On Wednesday 21 July 2021, ASIC announced that it is consulting on proposed updates to its guidance on the prohibition on the hawking of financial products.
ASIC’s updated regulatory guide reflects the reforms to the anti-hawking regime under the Financial Sector Reform (Hayne Royal Commission Response) Act 2020, which is due to commence on 5 October 2021.
These reforms flow from two recommendations of the Royal Commission into Misconduct in the Banking, Superannuation and Financial Services Industry. In its final report, the Financial Services Royal Commission stated reforming the hawking prohibition was necessary to protect consumers from being sold financial products they did not need or want.
Announcing the consultation, ASIC Commissioner Danielle Press said, ‘These reforms strengthen and consolidate the three existing hawking prohibitions into a single prohibition covering all financial products. The reforms take a technology neutral approach, meaning the ban applies to all forms of real-time communication. The prohibition incorporates for the first time a definition of unsolicited contact, requiring that consent given by a consumer be positive, voluntary and clear’.
‘These reforms will give consumers greater control over the circumstances in which they are offered products, and prevent consumers being approached with unwanted products on cold-calls or through other unsolicited contacts. They will also prevent businesses relying indefinitely on consents from consumers.’
‘ASIC’s guidance gives additional clarity on how the changes may affect commercial practices, systems and processes. This will help industry prepare for compliance with the new regime once it commences.’
ASIC seeks public comment on the draft guidance. All interested stakeholders have until 17 August to provide feedback on CP 346.
ASIC will publish its final guidance in September 2021, ahead of the revised hawking prohibition commencing on 5 October 2021.
The reforms implement Recommendations 3.4 and 4.1 of the Financial Services Royal Commission, and are set out in Schedule 5 of the Financial Sector Reform (Hayne Royal Commission Response) Act 2020.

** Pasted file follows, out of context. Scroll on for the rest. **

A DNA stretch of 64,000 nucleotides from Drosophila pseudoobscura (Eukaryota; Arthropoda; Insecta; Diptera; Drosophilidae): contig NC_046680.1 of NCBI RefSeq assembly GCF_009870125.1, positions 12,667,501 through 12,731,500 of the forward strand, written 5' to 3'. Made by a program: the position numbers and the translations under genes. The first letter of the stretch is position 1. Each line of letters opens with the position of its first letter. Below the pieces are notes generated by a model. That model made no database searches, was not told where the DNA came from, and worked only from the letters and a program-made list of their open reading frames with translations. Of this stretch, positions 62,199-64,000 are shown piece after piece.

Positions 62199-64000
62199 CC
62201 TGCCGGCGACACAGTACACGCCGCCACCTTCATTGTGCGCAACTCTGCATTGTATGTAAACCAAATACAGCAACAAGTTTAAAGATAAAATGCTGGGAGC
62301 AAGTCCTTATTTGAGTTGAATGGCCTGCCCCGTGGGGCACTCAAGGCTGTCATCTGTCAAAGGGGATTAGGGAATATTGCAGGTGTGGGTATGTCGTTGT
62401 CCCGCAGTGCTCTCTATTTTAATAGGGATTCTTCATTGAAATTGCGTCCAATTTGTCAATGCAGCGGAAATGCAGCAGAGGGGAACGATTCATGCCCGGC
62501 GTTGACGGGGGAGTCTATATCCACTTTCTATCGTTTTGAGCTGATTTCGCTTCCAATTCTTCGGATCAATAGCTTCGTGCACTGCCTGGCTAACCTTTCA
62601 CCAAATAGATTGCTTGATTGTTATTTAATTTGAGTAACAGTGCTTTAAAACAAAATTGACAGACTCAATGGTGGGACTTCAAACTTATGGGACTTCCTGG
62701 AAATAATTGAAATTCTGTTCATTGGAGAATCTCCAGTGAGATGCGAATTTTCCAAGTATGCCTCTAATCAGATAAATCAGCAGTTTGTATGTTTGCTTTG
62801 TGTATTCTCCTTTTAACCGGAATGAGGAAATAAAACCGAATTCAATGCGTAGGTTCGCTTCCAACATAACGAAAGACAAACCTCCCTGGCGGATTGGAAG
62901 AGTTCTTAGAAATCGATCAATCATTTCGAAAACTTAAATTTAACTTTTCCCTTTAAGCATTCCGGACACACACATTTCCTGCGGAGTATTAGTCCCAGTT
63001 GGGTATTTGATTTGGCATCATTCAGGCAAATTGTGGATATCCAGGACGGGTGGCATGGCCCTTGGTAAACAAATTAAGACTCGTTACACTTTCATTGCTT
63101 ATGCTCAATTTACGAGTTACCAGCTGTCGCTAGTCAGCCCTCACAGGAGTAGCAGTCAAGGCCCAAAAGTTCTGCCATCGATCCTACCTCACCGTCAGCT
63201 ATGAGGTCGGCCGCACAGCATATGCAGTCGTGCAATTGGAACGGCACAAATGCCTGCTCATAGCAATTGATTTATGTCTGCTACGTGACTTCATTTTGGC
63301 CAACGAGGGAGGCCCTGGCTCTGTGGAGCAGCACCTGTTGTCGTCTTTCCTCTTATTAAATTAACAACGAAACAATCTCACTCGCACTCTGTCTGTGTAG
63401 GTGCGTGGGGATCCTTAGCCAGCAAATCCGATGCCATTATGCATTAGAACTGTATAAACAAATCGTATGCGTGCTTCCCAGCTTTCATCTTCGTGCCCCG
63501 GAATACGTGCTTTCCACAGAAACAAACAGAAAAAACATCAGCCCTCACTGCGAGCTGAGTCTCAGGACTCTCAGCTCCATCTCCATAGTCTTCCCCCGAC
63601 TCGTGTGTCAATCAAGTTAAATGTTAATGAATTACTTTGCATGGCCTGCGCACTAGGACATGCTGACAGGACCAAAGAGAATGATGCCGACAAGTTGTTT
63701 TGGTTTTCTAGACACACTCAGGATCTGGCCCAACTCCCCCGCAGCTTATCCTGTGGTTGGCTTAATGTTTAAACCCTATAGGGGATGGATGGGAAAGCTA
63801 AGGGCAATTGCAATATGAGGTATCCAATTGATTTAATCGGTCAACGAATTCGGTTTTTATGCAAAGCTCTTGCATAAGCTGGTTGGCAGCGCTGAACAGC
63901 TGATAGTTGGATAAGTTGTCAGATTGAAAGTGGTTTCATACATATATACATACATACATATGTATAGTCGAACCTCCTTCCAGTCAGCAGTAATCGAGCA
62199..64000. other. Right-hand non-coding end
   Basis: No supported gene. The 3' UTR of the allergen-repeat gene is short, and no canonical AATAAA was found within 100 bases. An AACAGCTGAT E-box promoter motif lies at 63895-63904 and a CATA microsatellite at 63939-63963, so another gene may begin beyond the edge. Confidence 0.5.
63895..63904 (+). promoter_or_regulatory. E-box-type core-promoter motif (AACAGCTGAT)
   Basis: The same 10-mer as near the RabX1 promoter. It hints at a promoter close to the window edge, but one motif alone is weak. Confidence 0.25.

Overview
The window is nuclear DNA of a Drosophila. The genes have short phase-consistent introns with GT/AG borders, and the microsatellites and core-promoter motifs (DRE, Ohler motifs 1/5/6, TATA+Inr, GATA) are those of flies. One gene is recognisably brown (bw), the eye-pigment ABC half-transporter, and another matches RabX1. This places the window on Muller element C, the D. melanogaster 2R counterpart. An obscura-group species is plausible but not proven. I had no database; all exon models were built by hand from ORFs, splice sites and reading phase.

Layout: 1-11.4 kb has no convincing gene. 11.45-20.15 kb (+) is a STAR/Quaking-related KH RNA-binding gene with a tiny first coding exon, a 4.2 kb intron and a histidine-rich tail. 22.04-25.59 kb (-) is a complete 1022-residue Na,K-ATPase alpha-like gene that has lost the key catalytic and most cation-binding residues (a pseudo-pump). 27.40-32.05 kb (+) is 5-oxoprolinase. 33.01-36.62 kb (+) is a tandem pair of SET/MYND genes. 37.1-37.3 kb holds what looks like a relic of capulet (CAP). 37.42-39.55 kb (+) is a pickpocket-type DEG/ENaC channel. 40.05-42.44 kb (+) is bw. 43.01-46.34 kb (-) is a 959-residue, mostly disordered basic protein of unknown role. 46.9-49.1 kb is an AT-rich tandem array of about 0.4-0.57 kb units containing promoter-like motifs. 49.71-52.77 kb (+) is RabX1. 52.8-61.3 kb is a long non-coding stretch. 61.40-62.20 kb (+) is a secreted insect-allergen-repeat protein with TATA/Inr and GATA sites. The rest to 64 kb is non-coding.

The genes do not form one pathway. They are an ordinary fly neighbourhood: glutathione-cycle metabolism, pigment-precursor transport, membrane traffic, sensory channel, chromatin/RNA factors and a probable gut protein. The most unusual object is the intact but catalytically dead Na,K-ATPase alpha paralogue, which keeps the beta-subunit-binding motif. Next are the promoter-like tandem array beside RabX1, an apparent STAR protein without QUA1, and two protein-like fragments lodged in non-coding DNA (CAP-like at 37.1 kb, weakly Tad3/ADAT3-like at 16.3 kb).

Key features of the reforms include:
- application to all financial products (as defined in the Corporations Act 2001)
- a definition of ‘unsolicited contact’ that extends the prohibition from in-person meetings and telephone calls, to any ‘real-time interaction in the nature of a conversation or discussion’ without consumer consent
- that consumer consent must be positive, voluntary, clear and capable of being reasonably understood
- that consent only be valid for six weeks from the date it is given and may be withdrawn by the consumer at any time, and
- a statutory right of return for consumers who have been hawked a product.
The reforms commence on 5 October 2021. This aligns with the commencement of other major reforms that are aimed at delivering better consumer outcomes and put the needs of consumers at the heart of how products are designed and sold, namely the product design and distribution obligation and the deferred sales model for add-on insurance.
ASIC has previously highlighted the potential for harm and poor consumer outcomes when consumers are offered products in situations where they are not engaged or have not considered a purchase.
- Report 587 The sale of direct life insurance (REP 587) found a link between outbound telephone sales, poor sales conduct including pressure selling, and poor consumer outcomes.
- Report 622 Consumer credit insurance: Poor value products and harmful sales practices (REP 622) found the design and sale of consumer credit insurance had consistently failed consumers, especially in unsolicited telephone sales contexts.
ASIC has previously taken action to tackle poor consumer outcomes in this space. In 2019, ASIC made a legislative instrument banning unsolicited sales of direct life insurance and consumer credit insurance.
The Government has the power to make regulations exempting certain products or situations from the hawking provisions. We note Treasury consulted on exemptions as part of exposure draft legislation. Further exemptions from the hawking prohibition were foreshadowed in the Explanatory Memorandum and as part of the Treasurer’s media release in relation to the exemptions to the deferred sales model. Once any exemptions are made, ASIC will update its guidance.
© Australian Securities and Investments Commission. Reproduced with permission.